You don't have to invest in multiple pricey styling tools. That flat iron you haven't used in months can easily double as the perfect curling tool, especially for elegant, beachy waves.
Perfectly imperfect beach waves continue to dominate runways across the globe. If you crave this perfectly undone look, there's no need to invest in pricey rollers or gimmicky sprays.
The same tool you use to get stick-straight locks can also serve as a curling iron. Straighteners can't produce bouncy, perfectly rounded ringlets, but they can add life, volume, and gentle waves to your tresses.
How to Use Your Straightener as a Curling Iron
A curling wand is the ideal tool for undone, beachy waves, because a wand applies heat only to one side of your hair. A straightener offers similar results in a different way. When you use a straightener as a curling iron, you're heating hair on both sides whilst applying heat only to some sections of hair. This produces a looser, wavier effect.
To get the look:
Separate your hair into 1-inch sections. For looser waves, work with larger sections. Begin with the hair closest to your face, and be sure to curl away from your face.
Open the flat iron and wrap your hair around one side, ensuring your hair is tight enough to make contact with the heat plate. For a loose wave, leave the flat iron open and hold your hair in place for 5 seconds. For tighter waves, clamp the straightener down for no longer than 3 seconds.
Continue working your way around your head. For the most natural look, remember to wrap your hair beginning about an inch above the ends, working all the way to your crown. This creates gentle, graduated waves that look like you've spent a day in the ocean breeze.
Troubleshooting Common Problems: Curling Your Hair With a Straight Iron
Using a flat iron to curl your hair is a lot like using any tool for the first time. So don't try this before a high-stakes event without practicing first, or you might be disappointed by the result. Here's how to prevent the most common problems.
Bumpy hair: The hard edges of a straightener can produce bumpy hair if you're not careful. For a more even look, wrap your hair loosely around the plate, and don't use sections smaller than 1 inch wide. A straightener with wider plates works best for creating waves, since narrow plates create more curves and more opportunity for bumps.
Uneven curls: A flat iron can't give you bouncy, perfectly proportioned ringlets. That's the entire point! But if the curls you get seem terribly uneven or oddly proportioned, the problem could be the way you're dividing your hair. Each section you wrap around the iron should be about the same size. Be sure also to wrap each section about as tightly as the next, or you'll end up with some very curly sections and some that are only loosely wavy.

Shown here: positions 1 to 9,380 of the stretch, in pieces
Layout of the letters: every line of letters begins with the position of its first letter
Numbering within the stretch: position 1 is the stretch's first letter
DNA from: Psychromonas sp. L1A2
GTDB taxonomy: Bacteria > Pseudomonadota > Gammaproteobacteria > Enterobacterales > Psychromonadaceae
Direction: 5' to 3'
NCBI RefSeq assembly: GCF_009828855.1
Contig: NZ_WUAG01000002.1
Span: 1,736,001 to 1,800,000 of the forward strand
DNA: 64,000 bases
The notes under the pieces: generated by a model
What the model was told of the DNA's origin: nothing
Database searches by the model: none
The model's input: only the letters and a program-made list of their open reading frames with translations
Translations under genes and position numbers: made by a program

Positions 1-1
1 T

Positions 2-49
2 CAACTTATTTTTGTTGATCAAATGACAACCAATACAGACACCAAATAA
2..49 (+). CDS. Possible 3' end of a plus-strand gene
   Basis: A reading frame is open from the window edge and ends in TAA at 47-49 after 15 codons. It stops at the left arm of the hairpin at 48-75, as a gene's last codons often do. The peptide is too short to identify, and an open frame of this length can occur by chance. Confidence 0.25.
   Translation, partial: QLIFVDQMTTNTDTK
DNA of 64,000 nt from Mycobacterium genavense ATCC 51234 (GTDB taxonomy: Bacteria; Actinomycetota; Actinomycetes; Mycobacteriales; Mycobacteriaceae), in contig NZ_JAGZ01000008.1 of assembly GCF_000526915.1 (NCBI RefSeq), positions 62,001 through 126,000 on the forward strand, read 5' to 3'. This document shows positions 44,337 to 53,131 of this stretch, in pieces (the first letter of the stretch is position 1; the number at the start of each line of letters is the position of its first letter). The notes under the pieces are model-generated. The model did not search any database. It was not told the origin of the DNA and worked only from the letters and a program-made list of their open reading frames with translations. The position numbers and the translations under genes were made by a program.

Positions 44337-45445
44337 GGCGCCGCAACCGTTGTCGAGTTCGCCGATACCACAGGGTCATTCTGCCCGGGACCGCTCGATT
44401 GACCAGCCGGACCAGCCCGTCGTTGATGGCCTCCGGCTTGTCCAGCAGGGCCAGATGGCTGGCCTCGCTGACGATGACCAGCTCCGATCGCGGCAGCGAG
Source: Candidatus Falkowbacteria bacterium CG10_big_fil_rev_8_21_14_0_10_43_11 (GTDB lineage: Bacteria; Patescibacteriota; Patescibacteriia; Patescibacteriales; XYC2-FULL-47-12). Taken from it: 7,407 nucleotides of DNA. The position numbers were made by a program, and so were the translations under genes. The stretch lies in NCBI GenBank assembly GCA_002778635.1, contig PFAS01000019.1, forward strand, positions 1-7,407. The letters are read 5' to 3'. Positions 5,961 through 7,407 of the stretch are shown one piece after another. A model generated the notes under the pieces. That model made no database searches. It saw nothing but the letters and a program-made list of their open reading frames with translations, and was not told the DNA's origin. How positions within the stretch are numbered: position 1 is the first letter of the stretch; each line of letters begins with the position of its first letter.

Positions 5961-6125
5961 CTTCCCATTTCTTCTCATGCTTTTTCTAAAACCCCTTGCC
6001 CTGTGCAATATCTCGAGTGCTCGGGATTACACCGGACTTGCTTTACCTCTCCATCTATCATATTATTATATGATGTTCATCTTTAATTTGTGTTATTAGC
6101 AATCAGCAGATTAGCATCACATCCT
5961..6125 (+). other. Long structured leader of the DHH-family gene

Hair damage: Heated tools dry out your hair, potentially causing it to break. To reduce the risk of hair damage, don't use a straightener on already-damaged hair, and never apply heat for more than 5 seconds. Invest in a high-quality straightener that applies well-controlled heat, such as the Silver Bullet Keratin 230 Ceramic Wide Plate Straightener .
Protecting Your Hair from Heat Damage
Heated devices don't have to damage your hair. To reduce the risk of broken, split hair, always use a thermal protectant. Kérastase Résistance Ciment Thermique 150ml protects your hair from a range of styling tools, including straighteners and blow-dryers.
A proactive approach to hair health can further reduce the risk of damage. Try using a weekly hair masque, and don't forget to invest in a high-quality hair conditioner for daily use.
Use heated appliances sparingly. If you need to style your hair two days in a row, consider washing only on the first day. An occasional break from shampoo allows your hair's natural oils to keep your strands pliable and healthy.
Abstaining from shampoo also means you won't have to start styling from scratch the next day. Instead, just do spot touch-ups where necessary.